New safety norms for toys

Meant to check use of toxic phthalates

By Savvy Soumya Misra
Published: Friday 30 September 2011

imageTOY makers use phthalates to make plastic toys supple and chewy. But the chemical also happens to be very toxic and its use in the Indian toy industry remains unregulated. The Bureau of Indian Standards (BIS) has finally drafted standards for phthalates in toys and childcare products so that their use can be regulated. The standards are likely to be notified by September-end.

BIS released the draft standards on April 21, following directions of the Bombay High Court, which had acted on a public interest petition filed by Mumbai non-profit Consumer Welfare Association in 2007. Studies show that phthalates damage male reproductive system, impair lung functioning and affect pregnancy (see ‘Pthalates are harmful’). The petition sought stringent regulations for phthalates in toys. BIS was supposed to issue the standards by June 30, but took extension till September. The court had ordered that the standards should be made mandatory within two months of notification.

Phthalates are harmful
  • DEHP: Banned in toys in many countries. Exposure to it causes asthma and allergy in children. Studies show it interferes with development of reproductive organs; exposure during pregnancy is linked to pre-term birth
  • DBP: Linked to poor semen quality in men, premature breast development in women and asthma and allergic symptoms in children
  • BBP: Linked to embryo toxicity, asthma and liver problems
  • DINP: Linked to pre-natal toxicity, slightly increased rates of skeletal retardation, soft tissue and skeletal malformation, increased liver and kidney weight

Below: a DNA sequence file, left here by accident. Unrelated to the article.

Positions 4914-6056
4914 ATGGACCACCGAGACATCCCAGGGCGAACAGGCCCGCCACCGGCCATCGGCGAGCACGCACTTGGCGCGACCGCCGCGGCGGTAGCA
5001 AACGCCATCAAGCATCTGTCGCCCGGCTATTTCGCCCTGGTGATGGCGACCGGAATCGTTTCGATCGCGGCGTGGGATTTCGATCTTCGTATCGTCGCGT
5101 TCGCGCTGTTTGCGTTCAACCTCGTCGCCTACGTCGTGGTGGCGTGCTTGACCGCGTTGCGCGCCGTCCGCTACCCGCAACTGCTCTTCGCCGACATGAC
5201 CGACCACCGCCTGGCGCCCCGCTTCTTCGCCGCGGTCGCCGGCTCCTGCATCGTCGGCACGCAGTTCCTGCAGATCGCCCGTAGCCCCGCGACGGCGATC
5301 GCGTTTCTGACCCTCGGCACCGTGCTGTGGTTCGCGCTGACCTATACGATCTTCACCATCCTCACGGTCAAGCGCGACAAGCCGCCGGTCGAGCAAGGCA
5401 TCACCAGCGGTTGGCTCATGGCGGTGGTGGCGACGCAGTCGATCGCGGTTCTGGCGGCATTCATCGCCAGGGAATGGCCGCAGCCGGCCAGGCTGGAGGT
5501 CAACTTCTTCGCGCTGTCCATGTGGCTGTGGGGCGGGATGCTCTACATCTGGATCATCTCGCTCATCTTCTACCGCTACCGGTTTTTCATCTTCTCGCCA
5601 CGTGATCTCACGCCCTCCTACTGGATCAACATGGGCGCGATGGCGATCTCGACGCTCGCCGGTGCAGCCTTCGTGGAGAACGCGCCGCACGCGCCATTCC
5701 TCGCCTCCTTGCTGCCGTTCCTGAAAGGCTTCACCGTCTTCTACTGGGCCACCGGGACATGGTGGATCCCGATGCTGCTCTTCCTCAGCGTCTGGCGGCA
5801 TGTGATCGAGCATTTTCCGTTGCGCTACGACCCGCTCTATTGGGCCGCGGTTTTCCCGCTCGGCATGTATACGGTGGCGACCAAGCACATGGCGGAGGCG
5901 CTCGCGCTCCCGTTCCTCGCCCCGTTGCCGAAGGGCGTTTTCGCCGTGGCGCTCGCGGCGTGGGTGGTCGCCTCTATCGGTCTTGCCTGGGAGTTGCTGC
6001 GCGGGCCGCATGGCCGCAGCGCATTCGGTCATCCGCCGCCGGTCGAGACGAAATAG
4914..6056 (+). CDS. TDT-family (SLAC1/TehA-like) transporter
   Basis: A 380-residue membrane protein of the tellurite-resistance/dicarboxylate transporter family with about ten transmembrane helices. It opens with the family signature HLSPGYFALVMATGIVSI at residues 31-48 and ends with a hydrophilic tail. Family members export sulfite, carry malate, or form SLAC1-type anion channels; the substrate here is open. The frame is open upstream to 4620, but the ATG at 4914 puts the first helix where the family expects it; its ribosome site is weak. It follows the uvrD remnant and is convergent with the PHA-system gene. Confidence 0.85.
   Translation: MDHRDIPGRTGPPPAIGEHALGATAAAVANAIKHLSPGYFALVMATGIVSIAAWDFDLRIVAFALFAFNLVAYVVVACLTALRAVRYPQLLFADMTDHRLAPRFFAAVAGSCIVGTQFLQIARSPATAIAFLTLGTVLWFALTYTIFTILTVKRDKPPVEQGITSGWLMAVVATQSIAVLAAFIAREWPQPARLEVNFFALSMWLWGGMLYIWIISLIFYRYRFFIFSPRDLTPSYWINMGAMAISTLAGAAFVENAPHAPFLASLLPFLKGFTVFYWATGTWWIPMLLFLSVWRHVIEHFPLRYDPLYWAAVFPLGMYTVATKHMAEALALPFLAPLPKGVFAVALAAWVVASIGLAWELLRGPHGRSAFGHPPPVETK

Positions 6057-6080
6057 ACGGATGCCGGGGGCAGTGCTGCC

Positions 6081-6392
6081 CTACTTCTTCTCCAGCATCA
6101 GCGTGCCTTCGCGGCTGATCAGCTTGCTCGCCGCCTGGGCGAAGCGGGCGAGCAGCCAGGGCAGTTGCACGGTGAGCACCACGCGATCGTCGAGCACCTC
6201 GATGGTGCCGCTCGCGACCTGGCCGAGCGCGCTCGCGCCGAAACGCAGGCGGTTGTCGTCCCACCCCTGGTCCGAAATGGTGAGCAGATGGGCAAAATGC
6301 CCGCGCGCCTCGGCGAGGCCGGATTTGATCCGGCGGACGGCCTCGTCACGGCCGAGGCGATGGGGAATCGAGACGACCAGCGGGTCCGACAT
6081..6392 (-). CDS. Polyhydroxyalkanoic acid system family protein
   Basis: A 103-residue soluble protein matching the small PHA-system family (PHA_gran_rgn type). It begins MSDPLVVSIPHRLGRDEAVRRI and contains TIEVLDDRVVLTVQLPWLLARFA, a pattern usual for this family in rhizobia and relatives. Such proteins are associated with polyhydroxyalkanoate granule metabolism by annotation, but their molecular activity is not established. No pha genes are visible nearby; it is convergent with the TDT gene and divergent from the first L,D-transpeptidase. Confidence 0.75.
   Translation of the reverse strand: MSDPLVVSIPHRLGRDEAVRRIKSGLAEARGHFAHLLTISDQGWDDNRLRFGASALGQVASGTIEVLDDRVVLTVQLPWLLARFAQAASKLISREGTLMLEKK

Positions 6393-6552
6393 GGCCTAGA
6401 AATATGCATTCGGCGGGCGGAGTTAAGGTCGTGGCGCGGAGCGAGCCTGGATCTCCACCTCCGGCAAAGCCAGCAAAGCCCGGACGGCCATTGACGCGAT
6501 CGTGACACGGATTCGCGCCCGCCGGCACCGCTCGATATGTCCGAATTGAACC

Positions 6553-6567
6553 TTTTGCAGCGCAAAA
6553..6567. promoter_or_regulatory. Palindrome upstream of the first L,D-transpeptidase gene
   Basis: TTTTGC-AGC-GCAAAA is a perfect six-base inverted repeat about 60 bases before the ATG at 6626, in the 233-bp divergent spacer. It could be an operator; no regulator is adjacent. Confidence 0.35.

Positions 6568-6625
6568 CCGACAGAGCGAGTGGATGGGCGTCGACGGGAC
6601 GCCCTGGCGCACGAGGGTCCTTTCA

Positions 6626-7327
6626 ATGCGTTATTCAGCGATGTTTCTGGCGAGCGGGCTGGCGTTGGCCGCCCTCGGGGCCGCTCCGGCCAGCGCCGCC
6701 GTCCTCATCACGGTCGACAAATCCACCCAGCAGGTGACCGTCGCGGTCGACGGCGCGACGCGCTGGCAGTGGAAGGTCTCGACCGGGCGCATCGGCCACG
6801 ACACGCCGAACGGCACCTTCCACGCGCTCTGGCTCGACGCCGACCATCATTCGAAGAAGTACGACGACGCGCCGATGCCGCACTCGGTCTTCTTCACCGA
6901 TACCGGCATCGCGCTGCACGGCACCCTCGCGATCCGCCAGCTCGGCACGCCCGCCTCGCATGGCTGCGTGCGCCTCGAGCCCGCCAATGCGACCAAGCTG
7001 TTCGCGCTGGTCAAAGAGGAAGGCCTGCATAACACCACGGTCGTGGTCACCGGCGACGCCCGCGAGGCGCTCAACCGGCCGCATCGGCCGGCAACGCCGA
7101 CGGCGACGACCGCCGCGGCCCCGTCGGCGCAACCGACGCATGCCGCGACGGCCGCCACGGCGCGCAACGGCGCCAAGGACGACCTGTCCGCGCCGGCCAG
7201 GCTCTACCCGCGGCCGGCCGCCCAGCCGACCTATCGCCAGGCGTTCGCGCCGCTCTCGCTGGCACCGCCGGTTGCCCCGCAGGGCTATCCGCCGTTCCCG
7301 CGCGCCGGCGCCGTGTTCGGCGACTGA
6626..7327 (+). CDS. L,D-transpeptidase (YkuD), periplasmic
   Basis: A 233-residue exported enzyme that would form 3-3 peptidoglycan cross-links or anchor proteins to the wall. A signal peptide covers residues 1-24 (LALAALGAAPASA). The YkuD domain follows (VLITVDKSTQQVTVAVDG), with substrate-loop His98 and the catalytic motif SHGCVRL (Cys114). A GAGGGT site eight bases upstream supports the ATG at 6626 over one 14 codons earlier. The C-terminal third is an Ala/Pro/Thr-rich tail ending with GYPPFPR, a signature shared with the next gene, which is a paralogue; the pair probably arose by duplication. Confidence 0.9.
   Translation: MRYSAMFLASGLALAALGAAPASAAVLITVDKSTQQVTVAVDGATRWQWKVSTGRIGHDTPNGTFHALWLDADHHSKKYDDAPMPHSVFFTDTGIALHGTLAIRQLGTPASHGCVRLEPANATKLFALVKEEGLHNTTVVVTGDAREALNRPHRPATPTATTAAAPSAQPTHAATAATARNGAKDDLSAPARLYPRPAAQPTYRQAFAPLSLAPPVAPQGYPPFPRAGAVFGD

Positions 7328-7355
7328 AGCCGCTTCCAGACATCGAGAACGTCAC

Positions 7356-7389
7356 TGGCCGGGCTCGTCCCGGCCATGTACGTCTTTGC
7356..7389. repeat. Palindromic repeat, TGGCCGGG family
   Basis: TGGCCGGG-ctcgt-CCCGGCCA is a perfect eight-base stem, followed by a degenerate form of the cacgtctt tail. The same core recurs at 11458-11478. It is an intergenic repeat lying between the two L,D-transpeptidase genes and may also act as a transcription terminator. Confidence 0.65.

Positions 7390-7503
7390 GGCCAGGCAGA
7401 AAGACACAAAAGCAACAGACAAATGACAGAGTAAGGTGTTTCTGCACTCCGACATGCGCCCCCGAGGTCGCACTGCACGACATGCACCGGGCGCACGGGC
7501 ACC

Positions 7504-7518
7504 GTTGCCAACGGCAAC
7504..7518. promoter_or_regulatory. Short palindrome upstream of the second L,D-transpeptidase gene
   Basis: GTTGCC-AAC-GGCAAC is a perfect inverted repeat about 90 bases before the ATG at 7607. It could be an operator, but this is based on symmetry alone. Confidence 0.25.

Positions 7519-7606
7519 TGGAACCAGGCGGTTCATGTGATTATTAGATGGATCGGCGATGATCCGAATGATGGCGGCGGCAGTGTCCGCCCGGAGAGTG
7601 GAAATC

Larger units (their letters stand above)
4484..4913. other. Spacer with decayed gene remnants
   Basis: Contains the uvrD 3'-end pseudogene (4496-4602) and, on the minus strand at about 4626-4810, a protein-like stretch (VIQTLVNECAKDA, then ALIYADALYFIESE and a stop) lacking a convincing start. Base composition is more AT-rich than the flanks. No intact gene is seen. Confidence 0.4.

• DIDP: Repeated exposure damages the liver
  • DNOP: Causes low, acute eye and skin irritation. Toxic to the liver, thyroid glands, kidney and reproductive system. Found to promote tumour formation in the liver
The new norms will be included in part 3 of the BIS standard for safety requirements of toys (IS 9873), which deals with ‘migration of certain elements’ (ingestion of elements in toys). “To begin with, we are introducing the phthalates standard for toys. Then parts 1 and 2 of the standards will be taken care of,” says an official of the Department of Industrial Policy & Promotion (DIPP), which will enforce the standards. The first two parts of the standard deal with mechanical and physical properties of toys and standards of flammability.

Are these sufficient?

According to the draft regulations, three phthalates—di(2-ethylhexyl) phthalate (DEHP), di-n-butyl phthalate (DBP) and benzyl butyl phthalate (BBP)—should be equal to or less than 0.1 per cent in all plastic toys. The standards for the three other phthalates—diisononyl phthalate (DINP), diisodecyl phthalate (DIDP) and di-n-octyl phthalate (DNOP)—should be less than 0.1, especially in toys and products made for children aged four and below. These include teethers.

The draft has some shortcomings. It contains no regulations for DINP, DIDP and DNOP for toys and products meant for children above four. It makes no distinction between toys and childcare items. Another major shortcoming is that the standards have been set for individual phthalates; there is no limit prescribed for toys with two or more phthalates.

While drafting the regulations, BIS took into account a study by the Centre for Science and Environment, a Delhi non-profit. The 2010 study revealed all toy samples contained at least one or more phthalates. It showed 60 per cent soft toys and 20 per cent hard toys contain more than 0.1 per cent phthalates— the safe limit set by the EU standards (see ‘Lethal Games’, Down To Earth, January 31, 2010).

Toy makers sceptical

The Toy Association of India (TAI) says the rules may not help curb phthalate use because there is very little infrastructure to test their presence in toys. Scientists at the National Institute of Nutrition, who are preparing a report for the Supreme Court on phthalates and heavy metal content in toys, say the government may not have well-equipped laboratories for testing toys. The DIPP official, however, says the BIS-accredited laboratories are well equipped to do the job. The toy manufacturers also raised concern about the unorganised toy manufacturers. “BIS is setting standards for phthalates, but will someone talk to the unorganised sectors also on how to keep these in check. BIS should also suggest alternatives for phthalates,” says Raj Kumar, president of TAI.

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